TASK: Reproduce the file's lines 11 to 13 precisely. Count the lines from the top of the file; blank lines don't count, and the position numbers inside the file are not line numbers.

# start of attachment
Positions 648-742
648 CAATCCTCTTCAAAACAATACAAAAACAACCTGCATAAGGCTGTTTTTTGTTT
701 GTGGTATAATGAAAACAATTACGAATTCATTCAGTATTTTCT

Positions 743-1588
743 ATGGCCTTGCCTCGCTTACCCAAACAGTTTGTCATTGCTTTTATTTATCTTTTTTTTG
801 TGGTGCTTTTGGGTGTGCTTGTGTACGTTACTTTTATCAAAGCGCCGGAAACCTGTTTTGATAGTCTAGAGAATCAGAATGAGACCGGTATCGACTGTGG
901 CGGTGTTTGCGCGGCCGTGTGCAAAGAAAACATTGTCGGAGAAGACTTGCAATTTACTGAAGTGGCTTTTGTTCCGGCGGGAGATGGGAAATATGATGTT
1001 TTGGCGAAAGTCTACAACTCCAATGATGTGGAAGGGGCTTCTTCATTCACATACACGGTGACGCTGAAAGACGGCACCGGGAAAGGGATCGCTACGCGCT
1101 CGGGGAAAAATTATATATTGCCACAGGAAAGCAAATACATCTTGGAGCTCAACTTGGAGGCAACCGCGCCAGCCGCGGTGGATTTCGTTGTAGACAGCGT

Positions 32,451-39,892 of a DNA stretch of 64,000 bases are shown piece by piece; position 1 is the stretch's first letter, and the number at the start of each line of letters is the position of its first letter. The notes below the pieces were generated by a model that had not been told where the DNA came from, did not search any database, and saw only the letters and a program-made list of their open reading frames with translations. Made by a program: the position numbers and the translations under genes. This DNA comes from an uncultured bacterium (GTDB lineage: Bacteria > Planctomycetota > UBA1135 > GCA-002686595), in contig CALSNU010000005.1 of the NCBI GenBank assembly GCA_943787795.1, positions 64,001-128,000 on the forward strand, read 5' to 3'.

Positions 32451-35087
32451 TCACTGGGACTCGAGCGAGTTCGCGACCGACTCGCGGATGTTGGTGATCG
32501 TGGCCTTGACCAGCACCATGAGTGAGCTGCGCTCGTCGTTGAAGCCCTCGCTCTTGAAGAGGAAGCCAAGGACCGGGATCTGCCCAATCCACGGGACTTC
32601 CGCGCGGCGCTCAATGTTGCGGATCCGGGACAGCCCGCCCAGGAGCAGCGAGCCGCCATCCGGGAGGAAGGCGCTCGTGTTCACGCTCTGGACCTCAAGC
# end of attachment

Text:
Positions 32451-35087
32451 TCACTGGGACTCGAGCGAGTTCGCGACCGACTCGCGGATGTTGGTGATCG
32501 TGGCCTTGACCAGCACCATGAGTGAGCTGCGCTCGTCGTTGAAGCCCTCGCTCTTGAAGAGGAAGCCAAGGACCGGGATCTGCCCAATCCACGGGACTTC